Indianapolis, IN—The United States and China reached a phase one trade agreement, which was formally signed by President Donald Trump and Chinese Vice Premier Liu He.“During my economic development trip to China in September, numerous government officials expressed a desire to secure a trade deal and President Trump has delivered. This is a great first step, especially for our Hoosier farmers,” said Indiana Governor Eric Holcomb. “We look forward to a continued mutually productive relationship with China, one of Indiana’s largest international partners.”According to a fact sheet from the U.S. Trade Representative’s Office, this phase one agreement focuses on intellectual property, technology transfer, agriculture, financial services along with currency and foreign exchange. This agreement also includes a commitment by China that it will make substantial purchases of U.S. goods and services in the coming years.“The trade deal made today in our nation’s capital will have a significant impact on our country as a whole and specifically, right here in our Hoosier state,” said Lt. Governor Suzanne Crouch, Secretary of Agricultural and Rural Development. “With China being one of Indiana’s top five trading partners, we are certain this deal will strengthen Indiana’s economy and provide an even greater boost to our farmers and the agriculture industry.”Agriculture highlights of the trade agreement include:China will purchase and import at least $40 billion of U.S. food, agricultural and seafood products annually over the next two yearsChina has agreed to streamline the regulatory process by implementing a predictable and science-based approval method for products of agricultural biotechnology China will expand the scope of beef products, pork products, and processed meats eligible for importationIndiana State Department of Agriculture Director Bruce Kettler attended the signing ceremony today in Washington D.C. Others in attendance included Vice President Mike Pence, U.S. Secretary of Agriculture Sonny Perdue and other congressional and national industry leaders.“It was an honor to be invited and watch the signing of this historic deal,” Kettler said. “We are excited to further develop our relationship with China and are looking forward to the positive impact this will have on Indiana agriculture now, and in the future.”In 2017, Indiana shipped $4.6 billion in domestic agriculture products abroad, making Indiana the country’s eighth-largest agricultural exporting state. In addition to agriculture commodities, China is one of Indiana’s top export markets for hardwoods, over $55.3 million was exported in 2017. China is a crucial trading partner to the U.S., according to the USDA soybean exports to China totaled 9.4 million tons last year. The trade deal, which has been widely celebrated by the agriculture industry, is the first phase of a comprehensive agreement that will be negotiated with China, according to the Trump administration.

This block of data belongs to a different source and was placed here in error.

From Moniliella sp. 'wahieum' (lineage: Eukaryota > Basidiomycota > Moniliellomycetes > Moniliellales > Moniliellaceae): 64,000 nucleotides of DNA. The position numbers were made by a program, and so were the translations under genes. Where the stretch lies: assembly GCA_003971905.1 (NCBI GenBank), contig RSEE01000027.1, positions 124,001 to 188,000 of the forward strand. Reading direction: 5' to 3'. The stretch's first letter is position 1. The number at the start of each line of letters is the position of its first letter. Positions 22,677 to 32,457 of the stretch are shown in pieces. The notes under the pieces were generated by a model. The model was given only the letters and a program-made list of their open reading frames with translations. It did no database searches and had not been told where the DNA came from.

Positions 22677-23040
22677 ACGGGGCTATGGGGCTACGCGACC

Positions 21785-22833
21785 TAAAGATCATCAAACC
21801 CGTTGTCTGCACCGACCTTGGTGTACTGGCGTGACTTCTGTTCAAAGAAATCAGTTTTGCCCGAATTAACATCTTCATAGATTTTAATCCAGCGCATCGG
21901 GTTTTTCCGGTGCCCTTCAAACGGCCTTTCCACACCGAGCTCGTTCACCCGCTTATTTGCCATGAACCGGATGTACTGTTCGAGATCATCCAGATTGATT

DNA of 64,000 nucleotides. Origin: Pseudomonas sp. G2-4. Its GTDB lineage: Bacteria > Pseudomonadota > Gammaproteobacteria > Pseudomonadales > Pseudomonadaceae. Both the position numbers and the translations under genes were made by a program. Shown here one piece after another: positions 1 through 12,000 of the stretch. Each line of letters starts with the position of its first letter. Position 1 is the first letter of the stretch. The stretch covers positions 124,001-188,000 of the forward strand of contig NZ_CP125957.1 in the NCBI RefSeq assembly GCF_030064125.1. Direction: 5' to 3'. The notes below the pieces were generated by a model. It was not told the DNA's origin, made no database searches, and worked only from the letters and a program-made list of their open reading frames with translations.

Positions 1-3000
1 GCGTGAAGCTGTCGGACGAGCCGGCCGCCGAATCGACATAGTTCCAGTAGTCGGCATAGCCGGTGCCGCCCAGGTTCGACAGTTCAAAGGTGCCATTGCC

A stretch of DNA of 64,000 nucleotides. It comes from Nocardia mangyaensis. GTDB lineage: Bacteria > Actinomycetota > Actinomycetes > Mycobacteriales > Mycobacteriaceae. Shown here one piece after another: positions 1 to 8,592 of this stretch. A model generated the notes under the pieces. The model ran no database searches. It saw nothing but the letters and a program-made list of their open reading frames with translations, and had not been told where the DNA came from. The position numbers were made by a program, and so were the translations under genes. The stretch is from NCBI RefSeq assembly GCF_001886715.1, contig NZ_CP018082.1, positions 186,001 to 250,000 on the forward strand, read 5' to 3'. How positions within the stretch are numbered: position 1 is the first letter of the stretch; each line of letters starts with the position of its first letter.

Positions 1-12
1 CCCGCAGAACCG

Giovanni Trapattoni has warned his Ireland side Wednesday night’s clash with Wales will be a friendly only in name. Trapattoni was Italy manager when they were beaten 2-1 by Wales at a sold-out Millennium Stadium during qualifying for Euro 2004. The atmosphere will be considerably more low-key on Wednesday night, but the Ireland boss remains wary of the Welsh. “This is no friendly,” he said. “I know this country. I was here many years ago with Italy, as was their scorer that night, (Craig) Bellamy. “We won in Italy but we lost over here and we know about this team, I have seen so many games and I know the Welsh players, they have a good mentality and they are international players. “After this game we can reflect, and we will know from our attitude and personality whether we are ready to play against Sweden.” Trapattoni is pleased he will not have to face Bale’s combination of pace, power and skill, but admits it is a shame for the home fans to miss out on seeing the Real Madrid target. “I am a sports fan, I have 50 years in football,” he said. “It is a shame for Wales and all football fans. He is the sort of player everyone loves. “For us it is okay and I can say we are lucky he is not playing. But I understand the situation, what is important for Bale and Real Madrid whether he goes there or not.” The Celtic rivals meet at Cardiff City Stadium with the visitors looking to build towards their crucial World Cup qualifiers against Sweden and Austria next month. They will face a Wales side without star man Gareth Bale after the Tottenham winger was ruled out due to his foot injury, but Trapattoni is under no illusions that Wales still remain a potent threat to his side’s positive run of recent form, which has seen them lose just once in 2013. Trapattoni confirmed Keiren Westwood will start in goal with David Forde ruled out by injury, although the Italian remains hopeful the Millwall stopper and defender Sean St Ledger may be fit to face the Swedes. Norwich’s Wes Hoolahan is also handed a start, playing in the hole behind striker Shane Long. And captain John O’Shea believes the 31-year-old has the talent to make the most of his opportunity to stake a claim for a regular spot. O’Shea said: “He has developed late in his career but it has been to our benefit. The manager has slowly introduced him and we are fully aware of his talents. “The players have seen it, the manager has seen it, not just in the Premier League but every day on the training ground. Hopefully he will be a vital part for us during the latter stages of this campaign. “As a tall defender he is a nightmare as he is a tough guy. He is not afraid to take a few knocks but he does get in pockets behind the midfield four and that is what the manager will want from him tomorrow night. “Hopefully he can supply Robbie Brady, Shane Long and Jon Walters, and we know he can weigh in with a goal himself.” Press Association